1. Explain the procedure to calculate the factor of safety of a finite slope possessing both
cohesion and friction (c - ) by method of slices. (AUC Apr / May 2010)

2. A slope is to be constructed in a soil for which c = 0 and = 36. It is to be assumed that


the water level may occasionally reach the surface of a slope with seepage taking place
parallel to the slope. Determine the maximum slope angle for a factor of safety 1.5,
assuming a potential failure surface parallel to the slope. What would be the factor of safety
of the slope, constructed at this angle, if the water table should be below the surface? The
saturated unit weight of the soil is 19 kN/m3. (AUC Apr / May 2010)

3. A new canal is excavated to a depth of 5 m below ground level through a soil having the
following characteristics: C = 14 kN/m2; = 15; e = 0.8 and G = 2.70. The slope of banks is
1 in 1. Calculate the factor of safety with respect to cohesion when the canal runs full. If it is
suddenly and completely emptied, what will be the factor of safety? (AUC Nov / Dec 2012)

4. Write down the procedure for determining the factor of safety of a given slope by friction
circle method. (AUC Nov / Dec 2012)

5. A canal is to be excavated to a depth of 6m below ground level through a soil having the
following characteristics c = 15 kN/m2, = 20, e = 0.9 and G = 2.67. The slope of the
banks is 1 in 1. Determine the factor of safety with respect to cohesion when the canal runs
full. What will be the factor of safety if the canal is rapidly emptied completely?
(AUC May/June 2012)

6. Explain with neat sketches the Bishops method of stability analysis. (AUC May/June 2012)
(AUC Nov/Dec 2010)
7. What are different types of slope failures? Discuss the various methods for improving the

stability of slopes. (AUC Nov/Dec 2011)

8. An embankment 10 m high is inclined at 35 to the horizontal. A stability analysis by the method

of slices gave the following forces: N = 900kN, T = 420kN, U = 200kN. If the length of the

failure arc is 23.0 m, find the factor of safety. The soil has c = 20kN /m2 and = 15o.

(AUC Nov/Dec 2011)

9. Explain the Swedish slip circle method in detail. (10) (AUC Apr / May 2011)

(AUC Nov/Dec 2010)

10. Explain Taylors stability number and its applicability. (6) (AUC Apr / May 2011)
11. Explain in detail the friction circle method of stability analysis for slopes with sketch.

(AUC Apr / May 2011)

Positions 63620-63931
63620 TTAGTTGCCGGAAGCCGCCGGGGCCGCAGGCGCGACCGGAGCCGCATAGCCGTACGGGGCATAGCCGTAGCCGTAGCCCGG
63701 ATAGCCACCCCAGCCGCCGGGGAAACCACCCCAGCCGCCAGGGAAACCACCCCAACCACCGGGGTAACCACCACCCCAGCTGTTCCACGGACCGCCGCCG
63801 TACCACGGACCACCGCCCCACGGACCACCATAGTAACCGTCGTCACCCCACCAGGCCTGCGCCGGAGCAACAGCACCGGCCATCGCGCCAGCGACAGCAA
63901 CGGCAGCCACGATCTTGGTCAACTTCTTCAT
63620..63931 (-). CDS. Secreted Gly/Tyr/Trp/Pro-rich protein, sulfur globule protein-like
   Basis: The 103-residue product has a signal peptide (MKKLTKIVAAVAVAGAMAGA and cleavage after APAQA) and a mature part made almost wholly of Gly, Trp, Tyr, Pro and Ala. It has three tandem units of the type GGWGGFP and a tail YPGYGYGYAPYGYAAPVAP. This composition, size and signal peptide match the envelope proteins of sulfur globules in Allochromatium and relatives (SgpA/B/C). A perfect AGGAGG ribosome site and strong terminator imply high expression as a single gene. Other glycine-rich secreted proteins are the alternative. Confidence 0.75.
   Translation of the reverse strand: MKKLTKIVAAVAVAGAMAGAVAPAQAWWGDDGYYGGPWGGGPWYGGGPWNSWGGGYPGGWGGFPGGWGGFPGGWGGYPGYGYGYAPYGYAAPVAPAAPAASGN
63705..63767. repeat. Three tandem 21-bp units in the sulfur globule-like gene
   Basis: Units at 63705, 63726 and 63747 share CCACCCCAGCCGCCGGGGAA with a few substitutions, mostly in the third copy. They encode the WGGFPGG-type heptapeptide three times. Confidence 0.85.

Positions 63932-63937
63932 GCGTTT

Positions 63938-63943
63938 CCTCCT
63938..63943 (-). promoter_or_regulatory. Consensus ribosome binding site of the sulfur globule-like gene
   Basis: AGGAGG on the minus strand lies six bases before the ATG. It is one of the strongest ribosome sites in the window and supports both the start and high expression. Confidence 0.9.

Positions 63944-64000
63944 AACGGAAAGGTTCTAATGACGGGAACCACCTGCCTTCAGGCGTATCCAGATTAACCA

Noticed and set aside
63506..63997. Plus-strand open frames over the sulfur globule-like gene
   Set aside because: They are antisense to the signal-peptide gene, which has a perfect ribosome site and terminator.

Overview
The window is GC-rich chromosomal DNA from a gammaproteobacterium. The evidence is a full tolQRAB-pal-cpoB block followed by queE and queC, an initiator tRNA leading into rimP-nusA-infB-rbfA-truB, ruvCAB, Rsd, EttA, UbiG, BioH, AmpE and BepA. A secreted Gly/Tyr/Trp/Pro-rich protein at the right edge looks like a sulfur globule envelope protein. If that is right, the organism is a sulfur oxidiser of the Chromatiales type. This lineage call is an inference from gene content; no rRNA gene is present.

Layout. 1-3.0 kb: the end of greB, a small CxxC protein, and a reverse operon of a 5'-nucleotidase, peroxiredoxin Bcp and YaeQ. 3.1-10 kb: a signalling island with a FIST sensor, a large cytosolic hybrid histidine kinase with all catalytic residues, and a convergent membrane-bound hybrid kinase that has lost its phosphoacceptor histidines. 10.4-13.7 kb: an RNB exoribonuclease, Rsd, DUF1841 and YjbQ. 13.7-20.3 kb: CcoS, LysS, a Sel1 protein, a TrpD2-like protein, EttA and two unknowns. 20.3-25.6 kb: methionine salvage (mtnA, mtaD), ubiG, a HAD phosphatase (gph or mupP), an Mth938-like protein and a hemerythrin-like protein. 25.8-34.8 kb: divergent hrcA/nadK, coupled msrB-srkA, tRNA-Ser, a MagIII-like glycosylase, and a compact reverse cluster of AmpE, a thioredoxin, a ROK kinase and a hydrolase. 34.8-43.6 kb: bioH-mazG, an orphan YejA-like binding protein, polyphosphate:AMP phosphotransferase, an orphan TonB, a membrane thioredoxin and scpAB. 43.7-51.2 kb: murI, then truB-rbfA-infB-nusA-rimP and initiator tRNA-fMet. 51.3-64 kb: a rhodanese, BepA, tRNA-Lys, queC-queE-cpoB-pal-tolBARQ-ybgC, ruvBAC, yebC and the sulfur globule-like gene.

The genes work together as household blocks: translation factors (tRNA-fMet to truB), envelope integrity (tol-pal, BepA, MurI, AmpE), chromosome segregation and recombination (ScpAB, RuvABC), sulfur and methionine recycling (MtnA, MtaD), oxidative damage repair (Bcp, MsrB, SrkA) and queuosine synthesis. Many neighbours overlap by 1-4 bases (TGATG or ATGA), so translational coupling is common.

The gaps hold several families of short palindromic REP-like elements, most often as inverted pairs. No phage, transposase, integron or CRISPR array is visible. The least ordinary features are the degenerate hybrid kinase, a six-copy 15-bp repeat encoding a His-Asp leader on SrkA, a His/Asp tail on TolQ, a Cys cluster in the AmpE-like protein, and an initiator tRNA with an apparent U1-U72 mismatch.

(AUC Apr / May 2009)

12. Explain any four methods of slope protection. (8) (AUC Apr / May 2011)

13. A cut 9 m deep is to be made in clay with a unit weight of 18 kN/m3 and cohesion of

27 kN/m2. A hard stratum exists at a depth of 18 m below the ground surface. Determine

from Taylors charts if a 300 slope is safe. If a factor of safety of 1.50 is desired, what is a

safe angle of slope? (AUC Apr / May 2009)

14. Explain in detail the various methods to protect slopes from failure.
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Reg. No. :

Question Paper Code: E3046

B.E./B.Tech. DEGREE EXAMINATION, APRIL/MAY 2010


Fourth Semester
Civil Engineering
CE2251 SOIL MECHANICS
(Regulation 2008)
Time: Three hours Maximum: 100 marks
Assume suitable data if found necessary

Answer ALL Questions

PART A (10 2 = 20 Marks)


1. A compacted sample of soil with a bulk unit weight of 19.62 kN/m3 has a water
content of 15 per cent. What are its dry density, degree of saturation and air
content? Assume G = 2.65.
2. Two clays A and B have the following properties:
Clay A Clay B

Liquid limit 44 per cent 55 per cent

Plastic limit 29 per cent 35 per cent

Natural water content 30 per cent 50 per cent

Which of the clays, A or B, would experience larger settlement under identical


loads? Why?
3. Prove that effective stress in soil mass is independent of variation in water
table above the ground surface.
4. State and explain Darcys law.
5. Explain the method of estimating vertical stress using Newmarks Influence
Chart.
6. What are the assumptions made in Terzaghis one dimensional consolidation
theory?
7. What are different types of triaxial compression tests based on drainage
conditions?
8. Explain the Mohr-Coulomb failure theory.
9. Explain about Finite and Infinite Slopes.
10. Write down the expression for Factor of Safety of an infinite slope in case of
cohesionless soils.

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PART B (5 16 = 80 Marks)

11. (a) By three phase soil system, prove that the degree of saturation S
(as ratio) in terms of mass unit weight , void ratio (e), specific gravity of
soil grains G, and unit weight of water w , is given by the expression

G + Se
= w .
1+e

Or

(b) The following data on consistency limits are available for two soils
A and B.
Soil A Soil B
(i) Plastic limit 16% 19%
(ii) Liquid limit 30% 52%
(iii) Flow index 11 6
(iv) Natural water content 32% 40%

Find which soil is


(1) More plastic
(2) Better foundation material on remoulding
(3) Better shear strength as function of water content,
(4) Better shear strength at plastic limit.
Classify the soil as per I.S. classification system. Do those soils have
organic matter?

12. (a) Compute the total, effective and pore pressure at a depth of 20 m below
the bottom of a lake 6 m deep. The bottom of lake consists of soft clay
with a thickness of more than 20 m. The average water content of the
clay is 35% and specific gravity of the soil may be assumed to be 2.65.

Or

(b) What will be the ratio of average permeability in horizontal direction to


that in the vertical direction for a soil deposit consisting of three
horizontal layers, if the thickness and permeability of second layer are
twice of those of the first and those of the third layer twice those of